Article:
Nov. 25 (Reuters) — Daily U.S. deaths from COVID-19 surpassed 2,000 for the first time since May and with hospitals across the country already full, portending a surge in mortalities to come as the coronavirus pandemic casts a shadow over the holiday season.

The death toll reached 2,157 on Tuesday — one person every 40 seconds — with another 170,000 people infected, numbers that experts say could grow with millions of Americans disregarding official warnings and traveling for Thursday's Thanksgiving holiday.

The deadliest day in more than six months was still short of the record of 2,806 deaths on April 14, in the early stages of the pandemic, according to a Reuters tally of official data. That one-day figure is sometimes reported higher due to a backlog of deaths that were not compiled until April 14.

With U.S. hospitalizations for COVID-19 reaching a record high of 87,000 on Tuesday, the nation's leading infectious diseases official urged people to keep Thanksgiving gatherings as small as possible.

Dr. Anthony Fauci, director of the National Institute of Allergy and Infectious Diseases, stressed the need to "hang in there a bit longer" on wearing masks, maintaining distance and avoiding crowds, especially indoors.

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"If we do those things, we're going to get through it. So that's my final plea before the holiday," Fauci told the ABC News program "Good Morning America" on Wednesday.

Families with university students have been forced to evaluate the risk of reuniting for Thanksgiving.

Francesca Wimer, a student at Northwestern University in Illinois, flew home to Washington wearing an N95 mask and a face shield and checked into a hotel for 14 days, quarantining to protect her parents and grandparents.

"She was returning to a vulnerable set of people. We didn't trust that a test was enough," said her mother, Cynthia Wimer.

Others are just staying put.

Luke Burke, studying at Syracuse University in upstate New York, was planning to spend Thanksgiving with his family in New Jersey until his roommate tested positive last week.

"I'm sorry I can't be there with my parents, but it's the right thing to do," Burke said.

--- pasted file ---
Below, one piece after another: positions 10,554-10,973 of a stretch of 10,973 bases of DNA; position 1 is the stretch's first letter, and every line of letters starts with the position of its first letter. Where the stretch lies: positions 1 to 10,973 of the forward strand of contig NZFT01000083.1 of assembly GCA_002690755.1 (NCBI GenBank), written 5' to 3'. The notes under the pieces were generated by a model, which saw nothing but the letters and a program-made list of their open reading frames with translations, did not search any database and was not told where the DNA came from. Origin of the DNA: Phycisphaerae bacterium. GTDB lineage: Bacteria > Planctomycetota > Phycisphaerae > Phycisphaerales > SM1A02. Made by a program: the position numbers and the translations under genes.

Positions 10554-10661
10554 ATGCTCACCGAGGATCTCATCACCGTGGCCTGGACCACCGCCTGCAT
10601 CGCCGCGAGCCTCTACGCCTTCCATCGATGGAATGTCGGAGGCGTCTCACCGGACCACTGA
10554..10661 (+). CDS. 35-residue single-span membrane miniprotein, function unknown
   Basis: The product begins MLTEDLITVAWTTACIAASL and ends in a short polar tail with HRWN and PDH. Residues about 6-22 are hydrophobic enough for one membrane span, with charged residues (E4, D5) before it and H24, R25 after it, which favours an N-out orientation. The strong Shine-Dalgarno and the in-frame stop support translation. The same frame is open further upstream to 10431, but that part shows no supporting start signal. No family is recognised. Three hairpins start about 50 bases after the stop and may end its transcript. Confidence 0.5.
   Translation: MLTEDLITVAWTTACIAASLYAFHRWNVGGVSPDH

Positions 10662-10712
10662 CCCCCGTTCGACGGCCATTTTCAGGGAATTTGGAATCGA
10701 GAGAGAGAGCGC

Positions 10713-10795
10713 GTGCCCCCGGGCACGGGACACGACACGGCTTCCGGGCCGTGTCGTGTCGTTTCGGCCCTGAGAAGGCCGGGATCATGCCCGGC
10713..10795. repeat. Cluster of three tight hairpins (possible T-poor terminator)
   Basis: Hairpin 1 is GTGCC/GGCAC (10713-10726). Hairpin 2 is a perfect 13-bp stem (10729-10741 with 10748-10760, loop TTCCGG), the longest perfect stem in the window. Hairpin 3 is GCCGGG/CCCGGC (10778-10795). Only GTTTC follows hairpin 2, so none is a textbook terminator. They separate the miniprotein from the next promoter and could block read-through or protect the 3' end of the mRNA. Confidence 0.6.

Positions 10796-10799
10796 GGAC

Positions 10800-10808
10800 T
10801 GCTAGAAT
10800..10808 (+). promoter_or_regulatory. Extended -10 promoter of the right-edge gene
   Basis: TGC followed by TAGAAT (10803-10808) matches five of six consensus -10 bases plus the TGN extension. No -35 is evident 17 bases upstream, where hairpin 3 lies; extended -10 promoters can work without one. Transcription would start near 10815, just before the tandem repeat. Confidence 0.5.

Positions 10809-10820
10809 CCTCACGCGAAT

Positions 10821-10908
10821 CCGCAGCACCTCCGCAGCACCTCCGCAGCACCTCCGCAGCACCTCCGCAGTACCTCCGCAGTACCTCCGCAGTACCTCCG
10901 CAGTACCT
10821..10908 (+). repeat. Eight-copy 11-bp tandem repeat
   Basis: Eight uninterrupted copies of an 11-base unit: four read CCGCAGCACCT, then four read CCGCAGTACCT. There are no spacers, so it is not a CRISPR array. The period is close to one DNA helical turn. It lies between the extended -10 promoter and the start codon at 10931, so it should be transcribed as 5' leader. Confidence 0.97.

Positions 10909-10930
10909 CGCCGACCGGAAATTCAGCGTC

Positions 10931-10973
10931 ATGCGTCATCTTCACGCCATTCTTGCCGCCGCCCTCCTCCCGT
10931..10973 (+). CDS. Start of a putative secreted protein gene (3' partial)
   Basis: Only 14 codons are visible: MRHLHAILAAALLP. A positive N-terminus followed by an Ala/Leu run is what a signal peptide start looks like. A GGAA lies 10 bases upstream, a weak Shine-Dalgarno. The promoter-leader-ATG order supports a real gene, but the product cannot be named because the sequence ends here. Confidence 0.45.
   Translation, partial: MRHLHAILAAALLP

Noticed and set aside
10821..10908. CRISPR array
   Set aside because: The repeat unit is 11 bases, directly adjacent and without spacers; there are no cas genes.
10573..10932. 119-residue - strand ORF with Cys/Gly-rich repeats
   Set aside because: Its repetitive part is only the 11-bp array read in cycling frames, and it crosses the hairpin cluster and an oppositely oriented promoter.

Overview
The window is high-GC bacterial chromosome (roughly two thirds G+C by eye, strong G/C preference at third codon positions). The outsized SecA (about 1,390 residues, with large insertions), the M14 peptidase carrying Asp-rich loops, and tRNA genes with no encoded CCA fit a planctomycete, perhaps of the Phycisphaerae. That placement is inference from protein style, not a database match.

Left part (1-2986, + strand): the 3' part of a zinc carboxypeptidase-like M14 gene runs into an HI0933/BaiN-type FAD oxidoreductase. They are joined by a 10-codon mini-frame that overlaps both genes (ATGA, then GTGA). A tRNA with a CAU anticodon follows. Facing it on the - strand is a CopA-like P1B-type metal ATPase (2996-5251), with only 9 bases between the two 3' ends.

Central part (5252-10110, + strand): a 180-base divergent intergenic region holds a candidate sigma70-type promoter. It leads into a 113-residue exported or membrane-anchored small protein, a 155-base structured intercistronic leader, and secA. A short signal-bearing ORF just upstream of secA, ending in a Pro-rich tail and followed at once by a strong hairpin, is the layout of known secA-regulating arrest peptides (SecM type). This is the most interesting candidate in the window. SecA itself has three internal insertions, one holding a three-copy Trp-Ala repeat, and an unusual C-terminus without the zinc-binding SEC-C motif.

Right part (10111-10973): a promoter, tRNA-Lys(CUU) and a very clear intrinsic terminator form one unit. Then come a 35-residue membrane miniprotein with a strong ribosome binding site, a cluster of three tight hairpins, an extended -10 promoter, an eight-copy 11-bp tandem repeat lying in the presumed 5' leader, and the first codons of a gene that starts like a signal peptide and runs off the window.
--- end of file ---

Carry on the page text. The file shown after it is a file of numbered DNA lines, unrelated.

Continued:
Meanwhile school districts across the United States face pressure from all sides as they grapple with how to educate children during the pandemic, a Reuters survey of 217 districts showed.

Many parents are balking at online instruction, while others worry about sending kids back into classrooms prematurely. Teachers say they are not comfortable teaching in person.

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"Every school district across the nation is in the position in which no matter what decision they make and how well thought out it is, it will leave some in the community thinking it's the wrong decision," said Larry Rother, senior executive director of pre-kindergarten through 12th-grade educational services in Chandler, Arizona.

Help may be coming with vaccines showing promise.

Officials from the U.S. government's Operation Warp Speed program told reporters on Tuesday they plan to release 6.4 million COVID-19 vaccine doses nationwide in an initial distribution after the first one is cleared by regulators for emergency use, which could happen as soon as Dec. 10.

If all goes well, 40 million doses will be distributed by the end of the year, they said.

A Food and Drug Administration ruling on emergency use for Pfizer Inc.'s vaccine is expected on Dec. 10.

President-elect Joe Biden has promised to make fighting the pandemic his top priority upon taking office on Jan. 20 and will give a speech on the topic on Wednesday.

Fauci said on C-SPAN on Wednesday he had been in contact with Biden's staff and was willing to serve on any task force.

Outgoing President Donald Trump has remained largely silent on the subject, making a one-minute appearance in the White House briefing room on Tuesday to talk about the stock market.

(Reporting by Daniel Trotta, Lisa Shumaker, Gabriella Borter, Lisa Lambert, Kristina Cooke, Benjamin Lesser, M.B. Pell and Simon Lewis; Editing by Chizu Nomiyama, Andrea Ricci and Jonathan Oatis)